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Macklemore, the New Testament, and the Hand of God

June 28, 2013

By now, I hope that everyone in the world has heard the new Macklemore song: Same Love, featuring the most heartbreaking chorus by Mary Lambert.  Now, I’m posting here, because I tried about 6 times to post how much I love this on Facebook.  I just couldn’t start that flame war.

So, I’m saying it right here.  It may be blasphemous, but I feel the spirit every time I hear that song.  Every single time.  For those of you who aren’t familiar with mormon terminology, “feel the spirit” roughly means to feel the force of God pouring out through you.  Everyone experiences it differently, and can even experience it differently throughout their life.  I know the feeling.  It’s the feeling parents have when they look at their newborn child.  It’s the feeling you feel when the storm parts around you to suddenly reveal a moment of glorious stillness.  Sorry for the lengthy description, but it is kind of beyond description, thinking about that feeling brings back a shadow of it, and it tends to make me ramble just so I can keep it sticking around.

The point is, very rarely do I encounter something that can call it forth so viscerally, almost at command.  If I leave that song on repeat on my computer, I almost get dizzy from the tingles and emotions rolling through me.

Maybe, because the chorus doesn’t just resonate with the gay pride issue.  Not to demean that.  I am with Macklemore – No freedom until we’re equal.  But it’s more than that.

The words “I can’t change, even if I tried, even if I wanted to.” – are more than a simple issue.  And I don’t think Macklemore would take offense to that idea.  The song is about acceptance.  Not tolerance, but acceptance.  Loving so much, that you only want the other person to be happy, regardless of how they achieve that.

I don’t know if I’ve spoken before about growing up feeling “other,” in the mormon community.  But it wasn’t because of anything that I could change.  It wasn’t even anything that I wanted to change.  It was who I was.  I was too outspoken, not ladylike, not superficial enough.  I couldn’t pass as a ‘good mormon girl’.  I swore, and I refused to deny dark truths.  My family had been the ‘troubled’ family.

Even then, I wanted only one thing: for it to be okay for me to BE ME.  Not some cleaner, purer version of me, but me – complete with all the brokenness.  Not only did I not think I could change – I didn’t want to.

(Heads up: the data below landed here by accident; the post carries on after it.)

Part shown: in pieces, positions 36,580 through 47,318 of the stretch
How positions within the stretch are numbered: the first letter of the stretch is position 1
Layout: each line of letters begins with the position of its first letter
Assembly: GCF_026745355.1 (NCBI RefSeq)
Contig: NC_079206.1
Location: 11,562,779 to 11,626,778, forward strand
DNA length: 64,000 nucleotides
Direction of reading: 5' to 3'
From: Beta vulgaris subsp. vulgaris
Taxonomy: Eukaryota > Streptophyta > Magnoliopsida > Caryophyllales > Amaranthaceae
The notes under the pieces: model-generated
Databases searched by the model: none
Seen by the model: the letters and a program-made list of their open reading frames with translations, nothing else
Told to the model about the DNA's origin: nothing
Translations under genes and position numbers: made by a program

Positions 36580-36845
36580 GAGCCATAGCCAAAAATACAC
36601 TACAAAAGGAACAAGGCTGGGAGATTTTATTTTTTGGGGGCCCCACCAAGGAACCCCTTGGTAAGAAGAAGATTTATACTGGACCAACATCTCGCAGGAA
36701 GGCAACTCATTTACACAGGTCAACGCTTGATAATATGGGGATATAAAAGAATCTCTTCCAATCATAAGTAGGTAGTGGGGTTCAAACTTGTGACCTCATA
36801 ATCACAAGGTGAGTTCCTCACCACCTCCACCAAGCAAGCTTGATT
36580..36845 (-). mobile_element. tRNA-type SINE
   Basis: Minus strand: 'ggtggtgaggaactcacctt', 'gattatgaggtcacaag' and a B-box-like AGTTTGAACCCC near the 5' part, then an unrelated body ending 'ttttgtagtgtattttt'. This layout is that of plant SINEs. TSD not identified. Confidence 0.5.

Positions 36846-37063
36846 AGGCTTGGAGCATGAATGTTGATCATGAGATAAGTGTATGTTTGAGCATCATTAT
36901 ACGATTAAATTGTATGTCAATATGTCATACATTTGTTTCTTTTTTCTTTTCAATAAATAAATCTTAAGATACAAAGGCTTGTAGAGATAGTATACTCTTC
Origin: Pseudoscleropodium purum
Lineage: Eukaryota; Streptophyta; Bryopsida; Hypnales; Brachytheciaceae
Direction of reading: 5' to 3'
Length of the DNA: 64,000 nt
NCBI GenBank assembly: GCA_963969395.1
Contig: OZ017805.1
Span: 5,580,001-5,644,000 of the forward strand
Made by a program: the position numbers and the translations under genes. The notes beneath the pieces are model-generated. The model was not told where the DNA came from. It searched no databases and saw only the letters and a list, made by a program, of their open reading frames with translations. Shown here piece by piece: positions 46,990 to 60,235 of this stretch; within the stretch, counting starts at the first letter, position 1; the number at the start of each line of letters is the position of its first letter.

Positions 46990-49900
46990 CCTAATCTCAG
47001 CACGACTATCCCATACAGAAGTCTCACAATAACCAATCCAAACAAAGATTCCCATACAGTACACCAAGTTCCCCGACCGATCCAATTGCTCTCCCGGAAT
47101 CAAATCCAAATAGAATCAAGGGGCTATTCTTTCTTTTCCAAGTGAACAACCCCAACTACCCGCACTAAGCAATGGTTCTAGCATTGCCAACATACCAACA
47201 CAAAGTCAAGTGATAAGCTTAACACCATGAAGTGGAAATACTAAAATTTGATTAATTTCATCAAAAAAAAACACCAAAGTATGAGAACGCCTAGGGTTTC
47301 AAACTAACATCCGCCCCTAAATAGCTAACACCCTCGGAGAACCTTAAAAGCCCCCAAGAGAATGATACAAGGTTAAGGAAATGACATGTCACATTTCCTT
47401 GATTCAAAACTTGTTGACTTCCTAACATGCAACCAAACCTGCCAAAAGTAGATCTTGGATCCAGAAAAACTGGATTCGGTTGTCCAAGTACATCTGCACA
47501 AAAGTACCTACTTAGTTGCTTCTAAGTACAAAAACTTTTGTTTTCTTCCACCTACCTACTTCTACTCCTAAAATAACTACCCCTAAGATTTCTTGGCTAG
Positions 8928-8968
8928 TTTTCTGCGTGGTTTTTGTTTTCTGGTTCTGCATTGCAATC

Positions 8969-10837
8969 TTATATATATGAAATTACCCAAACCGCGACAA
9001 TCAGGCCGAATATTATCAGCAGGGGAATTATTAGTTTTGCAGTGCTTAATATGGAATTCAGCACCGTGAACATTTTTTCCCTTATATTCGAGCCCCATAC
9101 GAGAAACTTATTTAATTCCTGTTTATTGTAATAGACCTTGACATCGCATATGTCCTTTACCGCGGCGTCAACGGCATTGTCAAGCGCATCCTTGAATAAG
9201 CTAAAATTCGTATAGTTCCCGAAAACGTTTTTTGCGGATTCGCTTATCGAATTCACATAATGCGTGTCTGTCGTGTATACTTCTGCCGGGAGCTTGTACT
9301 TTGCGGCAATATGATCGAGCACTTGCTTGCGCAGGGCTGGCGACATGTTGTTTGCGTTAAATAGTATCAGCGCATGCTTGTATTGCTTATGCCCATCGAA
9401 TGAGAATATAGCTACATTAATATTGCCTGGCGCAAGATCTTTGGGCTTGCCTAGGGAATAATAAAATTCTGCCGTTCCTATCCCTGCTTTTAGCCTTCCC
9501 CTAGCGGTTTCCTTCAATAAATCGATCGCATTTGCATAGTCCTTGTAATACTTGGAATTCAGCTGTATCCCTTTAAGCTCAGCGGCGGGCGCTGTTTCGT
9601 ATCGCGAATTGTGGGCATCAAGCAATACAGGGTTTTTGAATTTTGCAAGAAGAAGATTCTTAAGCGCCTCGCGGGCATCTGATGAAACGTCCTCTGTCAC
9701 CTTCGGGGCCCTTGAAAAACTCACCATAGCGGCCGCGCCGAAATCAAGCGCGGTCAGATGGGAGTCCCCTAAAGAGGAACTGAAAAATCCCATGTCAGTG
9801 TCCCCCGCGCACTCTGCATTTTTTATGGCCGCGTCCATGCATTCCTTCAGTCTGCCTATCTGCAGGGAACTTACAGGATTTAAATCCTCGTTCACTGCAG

Anyway, all of that is a really long ramble to get to my real point: What happened to the acceptance of the early church?  Oddly enough, I understand it.  We saw it over and over in scripture – when the news of God was still new and fresh, too many problems arose.  Religion became a list of rules, recipes and rites.  Too busy trying to meet that bottom line, the church became tangled up and forgot the deeper truths.

That’s when the New Testament came in.  In both the Bible and the Book of Mormon there is a drastic shift at Christ’s coming.  The church changes.  The teaching changes.  Christ comes and reminds the people of the original teachings.  Of love.

Thats what I want.  I want a New Testament style revival of my church.  I want them to put the acceptance and love back in.  Because I hate that it is my Christian friends that make me not want to post about how much I love a song about love.  Ha!  And I finally shamed myself into it. Take that!

Anyway, thats the disconnected Mormon rant.  Next time, it will be a little more gathered…

Hopefully 😉


From → Serious Musings

  1. Roth Mclear permalink

    The truth of the matter is this – The gospel is founded on one central truth. We all have a Heavenly Father who knows us and loves us unconditionally and completely. I agree the church as a whole has lost most of that.

    Also before the two revivals of the religion many many people died.

  2. Love this song, love the “rant”, and pretty sure I’m going to love your blog, if this post is any indication.


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